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Squaw Valley/Alpine Meadows, Pat’s Peak Aid Environmental Causes

Craney Pond To Pats Peak

Squaw Valley and Alpine Meadows, Calif. and Pats Peak, N.H. may be about 3,000 miles apart by geography, but they are connected by their responses to environmental causes.

 

Squaw Valley, its sister resort Alpine Meadows, the Tahoe Fund, and the Truckee River Watershed Council and other businesses have helped launch “Green Bucks.” It’s a dollar donation program “designed to harness the passion of visitors and residents in order to help care for the region’s extraordinary environment.” 

 

Dollar donations will be collected on room nights, season passes, lift tickets, golf rounds, and other items. 

 

Squaw Valley President and CEO Andy Wirth said the company has already made two $25,000 contributions to the Tahoe Fund and Truckee River Watershed Council and “we are now asking guests to contribute one dollar on the purchase of lodging reservations or a season pass via the new Green Bucks program.”

 

Green Bucks will support hiking, biking, and ADA-accessible trails; access for swimming, kayaking, canoeing, and stand-up paddle boarding; open spaces for wildlife habitat and scenic views; and restoration of rivers, lakes, meadows, wetlands, and forests; protection of fish and wildlife habitat; and more.

 

Across the country in New Hampshire, Pats Peak has announced a partnership with Piscataquog Land Conservancy (PLC) to protect shoreline and peatlands. The ski area has created a 13-acre conservation easement to permanently protect more than 2,500 feet of Craney’s Pond shoreline and an associated upland buffer.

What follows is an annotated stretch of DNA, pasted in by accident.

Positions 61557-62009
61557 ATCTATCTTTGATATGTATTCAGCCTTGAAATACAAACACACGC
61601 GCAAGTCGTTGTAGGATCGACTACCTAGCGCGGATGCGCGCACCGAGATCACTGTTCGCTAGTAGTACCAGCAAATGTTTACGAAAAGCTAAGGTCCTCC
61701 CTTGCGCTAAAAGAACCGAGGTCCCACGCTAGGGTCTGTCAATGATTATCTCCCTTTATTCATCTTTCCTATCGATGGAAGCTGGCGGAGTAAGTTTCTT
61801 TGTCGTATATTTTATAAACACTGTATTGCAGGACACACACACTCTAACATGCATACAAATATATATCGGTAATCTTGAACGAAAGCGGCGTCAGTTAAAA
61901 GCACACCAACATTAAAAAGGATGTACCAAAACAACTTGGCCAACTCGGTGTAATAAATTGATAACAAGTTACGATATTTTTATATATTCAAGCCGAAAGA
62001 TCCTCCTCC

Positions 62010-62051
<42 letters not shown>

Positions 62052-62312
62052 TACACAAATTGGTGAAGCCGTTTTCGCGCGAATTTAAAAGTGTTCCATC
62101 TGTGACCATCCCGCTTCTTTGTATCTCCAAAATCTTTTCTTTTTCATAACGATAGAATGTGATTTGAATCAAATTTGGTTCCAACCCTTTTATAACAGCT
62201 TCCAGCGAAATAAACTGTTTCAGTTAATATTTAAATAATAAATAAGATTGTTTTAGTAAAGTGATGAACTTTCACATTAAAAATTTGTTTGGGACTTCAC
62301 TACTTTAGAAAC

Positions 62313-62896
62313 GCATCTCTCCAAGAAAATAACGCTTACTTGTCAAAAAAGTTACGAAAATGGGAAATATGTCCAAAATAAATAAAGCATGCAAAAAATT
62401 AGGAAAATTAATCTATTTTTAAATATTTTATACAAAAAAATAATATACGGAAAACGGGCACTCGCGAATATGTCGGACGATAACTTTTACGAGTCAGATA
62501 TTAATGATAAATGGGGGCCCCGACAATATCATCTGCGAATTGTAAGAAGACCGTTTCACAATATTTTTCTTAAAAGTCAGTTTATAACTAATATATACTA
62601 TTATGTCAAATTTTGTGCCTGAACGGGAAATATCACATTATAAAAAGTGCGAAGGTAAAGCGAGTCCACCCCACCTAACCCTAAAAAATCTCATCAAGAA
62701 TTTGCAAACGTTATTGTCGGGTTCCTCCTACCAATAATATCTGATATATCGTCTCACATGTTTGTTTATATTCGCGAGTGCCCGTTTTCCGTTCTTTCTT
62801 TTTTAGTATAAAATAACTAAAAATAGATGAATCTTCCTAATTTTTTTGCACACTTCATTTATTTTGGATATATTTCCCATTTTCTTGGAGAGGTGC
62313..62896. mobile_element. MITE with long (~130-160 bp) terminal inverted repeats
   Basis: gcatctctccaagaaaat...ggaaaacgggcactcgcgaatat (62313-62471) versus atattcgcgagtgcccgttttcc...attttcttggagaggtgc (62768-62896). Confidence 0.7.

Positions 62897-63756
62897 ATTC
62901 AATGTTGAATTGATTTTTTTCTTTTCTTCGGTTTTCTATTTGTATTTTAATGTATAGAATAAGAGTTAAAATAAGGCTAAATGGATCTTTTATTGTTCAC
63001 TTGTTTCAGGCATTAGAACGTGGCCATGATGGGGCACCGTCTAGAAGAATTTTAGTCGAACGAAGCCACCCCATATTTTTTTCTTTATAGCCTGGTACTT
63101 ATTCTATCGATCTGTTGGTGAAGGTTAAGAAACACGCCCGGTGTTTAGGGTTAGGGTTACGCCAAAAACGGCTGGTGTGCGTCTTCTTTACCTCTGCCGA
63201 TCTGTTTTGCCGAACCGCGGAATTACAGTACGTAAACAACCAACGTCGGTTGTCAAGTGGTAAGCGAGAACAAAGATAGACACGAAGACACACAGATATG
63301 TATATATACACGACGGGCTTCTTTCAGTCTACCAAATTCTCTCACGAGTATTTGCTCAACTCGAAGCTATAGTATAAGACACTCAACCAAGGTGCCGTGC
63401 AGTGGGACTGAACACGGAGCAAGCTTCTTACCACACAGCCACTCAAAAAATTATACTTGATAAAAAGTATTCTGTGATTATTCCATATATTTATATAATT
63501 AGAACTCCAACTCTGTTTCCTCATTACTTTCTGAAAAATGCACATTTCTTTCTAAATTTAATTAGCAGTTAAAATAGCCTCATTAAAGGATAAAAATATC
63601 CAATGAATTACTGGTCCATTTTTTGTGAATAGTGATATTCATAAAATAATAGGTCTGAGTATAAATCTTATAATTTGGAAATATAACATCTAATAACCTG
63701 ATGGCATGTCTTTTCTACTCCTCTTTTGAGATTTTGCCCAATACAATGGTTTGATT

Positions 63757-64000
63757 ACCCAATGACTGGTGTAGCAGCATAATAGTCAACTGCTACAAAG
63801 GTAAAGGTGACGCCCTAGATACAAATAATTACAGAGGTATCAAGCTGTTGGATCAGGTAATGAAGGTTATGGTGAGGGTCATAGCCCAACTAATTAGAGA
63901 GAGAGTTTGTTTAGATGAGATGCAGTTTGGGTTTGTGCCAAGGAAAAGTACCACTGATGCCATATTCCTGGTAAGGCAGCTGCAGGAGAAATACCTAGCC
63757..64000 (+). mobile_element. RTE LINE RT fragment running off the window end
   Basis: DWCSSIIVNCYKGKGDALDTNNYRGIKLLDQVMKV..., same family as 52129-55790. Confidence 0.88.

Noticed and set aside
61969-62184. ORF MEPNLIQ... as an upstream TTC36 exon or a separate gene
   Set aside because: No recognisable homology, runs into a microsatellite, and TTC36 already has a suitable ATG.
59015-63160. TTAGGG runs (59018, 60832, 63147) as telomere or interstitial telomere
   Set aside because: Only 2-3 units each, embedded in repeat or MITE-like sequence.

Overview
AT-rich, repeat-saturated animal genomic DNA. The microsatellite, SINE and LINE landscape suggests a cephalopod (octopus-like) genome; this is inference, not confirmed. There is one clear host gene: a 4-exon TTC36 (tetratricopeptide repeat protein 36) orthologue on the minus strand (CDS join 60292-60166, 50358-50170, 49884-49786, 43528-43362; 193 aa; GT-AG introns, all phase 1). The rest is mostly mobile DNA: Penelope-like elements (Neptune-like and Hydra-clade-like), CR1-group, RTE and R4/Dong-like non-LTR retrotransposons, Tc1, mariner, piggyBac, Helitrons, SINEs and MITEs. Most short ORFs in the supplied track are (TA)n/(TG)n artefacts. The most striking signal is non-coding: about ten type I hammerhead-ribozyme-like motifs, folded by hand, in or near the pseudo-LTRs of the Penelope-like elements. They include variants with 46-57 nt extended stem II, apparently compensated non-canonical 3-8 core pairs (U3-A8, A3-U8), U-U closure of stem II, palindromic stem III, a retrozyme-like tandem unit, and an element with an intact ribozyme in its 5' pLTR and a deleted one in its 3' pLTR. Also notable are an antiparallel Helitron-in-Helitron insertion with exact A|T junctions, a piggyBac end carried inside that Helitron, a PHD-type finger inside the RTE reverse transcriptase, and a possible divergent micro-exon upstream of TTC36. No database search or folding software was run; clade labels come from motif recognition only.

The easement has been done in concert with the ski area’s “Operation Cascade Basin,” a plan that will add a new triple chairlift and up to six new trails. The resort has also contributed resources to the PLC’s Stewardship Fund to assist with the long-term costs of permanently protecting the conservancy’s 5,300 acres of conserved land.

 

The PLC, in its partnership with Pats Peak, will maintain a nature trail in the northeastern conservation area, which will be open to the public and have views over Craven Pond.

 

“This is truly a win-win for all involved,” said Kris Bombeck, Pats Peak general manager. “The ski area is able to expand with a new lift and a ski trail to provide additional options for our skiers/riders, the environment wins with a protected buffer around an important natural resource and our local conservation group increased the acreage under protection. 

 

Photo: Craney Pond to Pats Peak Ski Area (Pats Peak) 


Eastern Resorts Can’t Let Go Of The Season
Midwest Skiing And Riding Continue Into April
 

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